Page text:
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Bill opposing IndyGo Blue Line expansion due to concerns from nearby residents



Indianapolis, Indiana – The Irvington neighborhood’s residents informed Indiana lawmakers on Thursday that a bill that would stop a bus rapid-transit line would make their streets less secure.

In a Statehouse committee chamber on Thursday morning, dozens of East Side companies and citizens testified in favor of a bill that would halt the building of the Blue Line. Legislators, according to Irvington resident and company owner Jordan Gleason, will be less able to attract economic development to the area if the proposal is blocked.

Fellow resident Nathan Height said he often has close calls with cars speeding along Washington Street. “I’m afraid to walk to some businesses because it is so busy,” he said. “I really invite anybody who has hesitations about the Blue Line or rapid transit in general to come take a walk with me.”

After the now functioning Red Line and the Purple Line, which is presently during construction, the Blue Line is the final of three planned IndyGo bus rapid-transit routes in Marion County. Much of the Blue Lie route would follow Washington Street and stretch from the airport to the town of Cumberland.

Company owners along the proposed route expressed concern that the presence of dedicated bus lanes will make it more difficult for customers to visit their establishments, which will reduce foot traffic.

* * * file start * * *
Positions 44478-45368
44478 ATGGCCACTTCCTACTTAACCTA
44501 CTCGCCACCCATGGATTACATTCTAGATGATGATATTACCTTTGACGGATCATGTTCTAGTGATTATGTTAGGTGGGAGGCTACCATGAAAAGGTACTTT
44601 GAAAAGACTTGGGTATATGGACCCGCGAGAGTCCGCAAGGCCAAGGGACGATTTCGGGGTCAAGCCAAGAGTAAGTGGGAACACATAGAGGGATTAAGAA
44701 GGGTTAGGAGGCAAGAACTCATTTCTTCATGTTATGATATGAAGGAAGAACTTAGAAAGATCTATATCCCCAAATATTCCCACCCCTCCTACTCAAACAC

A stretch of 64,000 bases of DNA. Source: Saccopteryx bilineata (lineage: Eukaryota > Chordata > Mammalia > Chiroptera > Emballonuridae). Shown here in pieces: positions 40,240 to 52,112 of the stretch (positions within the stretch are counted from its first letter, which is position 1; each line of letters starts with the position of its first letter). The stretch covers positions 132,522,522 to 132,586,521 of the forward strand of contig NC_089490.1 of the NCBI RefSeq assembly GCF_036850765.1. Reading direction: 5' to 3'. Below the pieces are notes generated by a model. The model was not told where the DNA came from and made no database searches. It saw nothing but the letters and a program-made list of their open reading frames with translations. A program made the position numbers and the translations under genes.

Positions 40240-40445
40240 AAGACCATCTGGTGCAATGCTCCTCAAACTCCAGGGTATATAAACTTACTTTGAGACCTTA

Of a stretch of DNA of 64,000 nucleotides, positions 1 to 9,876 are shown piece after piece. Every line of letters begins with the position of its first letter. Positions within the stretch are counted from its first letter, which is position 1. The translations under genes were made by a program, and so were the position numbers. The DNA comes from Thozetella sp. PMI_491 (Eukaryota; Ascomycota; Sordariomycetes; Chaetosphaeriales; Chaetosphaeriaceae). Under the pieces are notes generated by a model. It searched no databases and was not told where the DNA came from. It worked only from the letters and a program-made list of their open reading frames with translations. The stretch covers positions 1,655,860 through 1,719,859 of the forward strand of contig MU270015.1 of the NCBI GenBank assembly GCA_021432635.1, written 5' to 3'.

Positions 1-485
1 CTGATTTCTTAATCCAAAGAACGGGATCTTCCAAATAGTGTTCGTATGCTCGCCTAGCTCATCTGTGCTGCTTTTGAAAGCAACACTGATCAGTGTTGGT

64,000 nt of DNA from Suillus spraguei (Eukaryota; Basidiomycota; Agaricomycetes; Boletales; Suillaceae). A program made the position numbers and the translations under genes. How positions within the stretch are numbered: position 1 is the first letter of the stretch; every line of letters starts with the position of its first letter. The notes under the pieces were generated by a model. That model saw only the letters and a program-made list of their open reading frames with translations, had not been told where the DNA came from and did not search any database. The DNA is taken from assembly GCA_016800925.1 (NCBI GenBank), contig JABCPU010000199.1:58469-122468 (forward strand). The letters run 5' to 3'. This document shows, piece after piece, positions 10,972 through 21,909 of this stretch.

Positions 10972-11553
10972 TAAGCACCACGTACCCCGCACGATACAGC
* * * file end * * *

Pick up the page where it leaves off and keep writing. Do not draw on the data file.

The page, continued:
Originally, Sen. Aaron Freeman’s bill would have completely prohibited any new bus rapid-transit lanes. At his request, a Senate committee on Thursday modified his plan to prevent new development until July 2025 while the state does additional research on the matter. Additionally, the committee inserted wording that expressly exempts the Purple Line from the law. The Republican from Indianapolis stated that he wanted to give legislators more time to compare shared, multi-use lanes with dedicated rapid-transit lanes.

“The federal government is pushing this. They’re pushing grants through dedicated lanes, or fixed lanes,” he said. “I think we as a general assembly should push back on that. There’s plenty of opportunity for shared lanes.”

The bill is now on its way to the whole Senate after passing the committee. If accepted, it would need to move to the House.



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